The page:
More than a quarter of primary school support staff report pupils have been physically aggressive and violent towards them during the course of the previous year, including “squaring up”, “punching”, “kicking”, “headbutting” and “using weapons”.
The figures – revealed in new research published by the Scottish government into behaviour in schools last week – show that violence and aggression towards primary support staff is at its highest level since the government started to collect this data in 2006.
Twenty-seven per cent of primary support staff who took part in a survey, which was conducted last year, reported they had experienced physical aggression, including “pushing” and “squaring up”, in the past 12 months, while 26 per cent of primary support staff reported they had experienced physical violence, including “punching”, “kicking” and “headbutting”.
Of the 400 primary support staff surveyed, 11 per cent said that they had experienced six or more incidences of pupil violence in the previous year. Around 13 individuals said the violence they had experienced involved the use of a weapon.
More than 4,000 headteachers, teachers and support staff across primary and secondary took part in Behaviour in Scottish Schools Research 2016. Previous waves took place in 2006, 2009 and 2012.
In 2012, just 11 per cent of support staff reported being victims of pupil violence, while 13 per cent reported they had experienced aggression from pupils.
The figures for violent incidents involving secondary support staff were low by comparison. Of the 600 secondary support staff who took part in the survey, 11 per cent reported they had been victims of pupil aggression in the past 12 months and 4 per cent reported pupil violence towards them personally.
Primary teachers were also less likely to report pupil violence or aggression towards them, with 9 per cent and 13 per cent reporting incidents in the past year.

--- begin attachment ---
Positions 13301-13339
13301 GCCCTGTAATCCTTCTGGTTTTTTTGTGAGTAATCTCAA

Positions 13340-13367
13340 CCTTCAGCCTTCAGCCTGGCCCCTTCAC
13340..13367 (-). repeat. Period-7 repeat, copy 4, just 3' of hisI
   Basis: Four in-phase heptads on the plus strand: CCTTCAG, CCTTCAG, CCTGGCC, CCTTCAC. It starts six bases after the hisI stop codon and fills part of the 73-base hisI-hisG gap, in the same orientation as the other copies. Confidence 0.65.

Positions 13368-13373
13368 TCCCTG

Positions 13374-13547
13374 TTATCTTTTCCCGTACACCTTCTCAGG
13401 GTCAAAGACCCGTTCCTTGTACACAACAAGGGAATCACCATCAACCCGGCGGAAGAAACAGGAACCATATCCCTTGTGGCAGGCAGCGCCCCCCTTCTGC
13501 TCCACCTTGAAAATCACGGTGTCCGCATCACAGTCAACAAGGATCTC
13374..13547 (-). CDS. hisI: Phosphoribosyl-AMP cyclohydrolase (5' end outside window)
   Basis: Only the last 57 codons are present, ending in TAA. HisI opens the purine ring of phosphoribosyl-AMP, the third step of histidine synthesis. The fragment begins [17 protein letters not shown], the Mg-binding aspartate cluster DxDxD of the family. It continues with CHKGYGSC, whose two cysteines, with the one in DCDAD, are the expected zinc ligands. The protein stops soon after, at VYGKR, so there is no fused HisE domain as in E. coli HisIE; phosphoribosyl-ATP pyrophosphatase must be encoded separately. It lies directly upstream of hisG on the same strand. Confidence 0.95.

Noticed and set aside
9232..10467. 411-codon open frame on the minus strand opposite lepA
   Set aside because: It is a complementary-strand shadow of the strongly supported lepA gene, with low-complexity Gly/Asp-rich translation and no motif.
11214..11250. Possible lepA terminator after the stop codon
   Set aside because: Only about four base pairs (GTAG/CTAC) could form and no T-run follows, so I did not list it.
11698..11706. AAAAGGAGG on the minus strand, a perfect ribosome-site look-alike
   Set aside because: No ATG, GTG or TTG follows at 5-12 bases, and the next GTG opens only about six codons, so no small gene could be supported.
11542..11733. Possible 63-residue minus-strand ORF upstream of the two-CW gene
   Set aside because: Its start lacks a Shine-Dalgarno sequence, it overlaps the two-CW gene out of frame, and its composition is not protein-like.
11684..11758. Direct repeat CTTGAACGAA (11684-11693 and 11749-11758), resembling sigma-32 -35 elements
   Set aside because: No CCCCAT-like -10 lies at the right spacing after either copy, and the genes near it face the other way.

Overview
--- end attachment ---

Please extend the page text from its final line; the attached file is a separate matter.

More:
Overall, support staff perceived pupil behaviour to be worse than teachers or headteachers. Seventy-nine per cent of primary support staff reported that all or most pupils were generally well-behaved during lessons, as compared with 99 per cent of primary headteachers and 87 per cent of teachers.
The researchers suggested that support staff perceived pupil behaviour to be worse because they “often work with the most challenging individuals or small groups.” They also suggested that training for support staff in behaviour management could be an issue.
The report continued: “Differences between staff groups may also reflect levels of training and support received to manage relationships and behaviour as well as different levels of involvement in meetings and discussions around behaviour.”
Earlier this year Unison Scotland – one of the unions that represents support staff in schools – said that support staff were feeling exhausted, undervalued and stressed.
Unison said 1,841 jobs supporting teachers in schools had disappeared since 2010. The posts included classroom assistants.
Responding to the rise in pupil violence towards support staff Unison Scotland spokesman Danny Phillips told Tes Scotland cuts had led to the remaining support staff in schools – including classroom assistants and additional support needs assistants – being asked to carry out jobs they lacked the training to take on. He said: “Pupil support assistants generally have to deal with the pupils who get more frustrated or who are more difficult to deal with. For instance, they are often the ones who are asked to take a child who is being disruptive out of the class to calm down but the resources that are necessary to fully support these children are not there.
“Our members often suffer from a lack of training and increasingly are being asked to carry out jobs they might have only have had a quick lesson in – including things like administering medication.”
Overall, the researchers found that there had been “little change in serious disruptive behaviour in either primary or secondary schools”.
However, they identified a rise in “low-level disruptive behaviour in primary schools” during the past four years, with school staff blaming digital technologies, parenting and budget cuts (see box, above).
Staff also reported that falling numbers of support staff – coupled with the increase in the number of pupils with additional support needs – was resulting in a lack of one-to-one support and having “a wider negative impact on pupils’ behaviour”.
A Scottish government spokesman said that no one wanted to see incidences of violent and aggressive behaviour in schools. The spokesman added that the vast majority of pupils were “generally well-behaved” and that violence remained “very rare”.
He continued: “Although the vast majority of the research findings are positive, we recognise that the report highlights areas where improvements can be made.”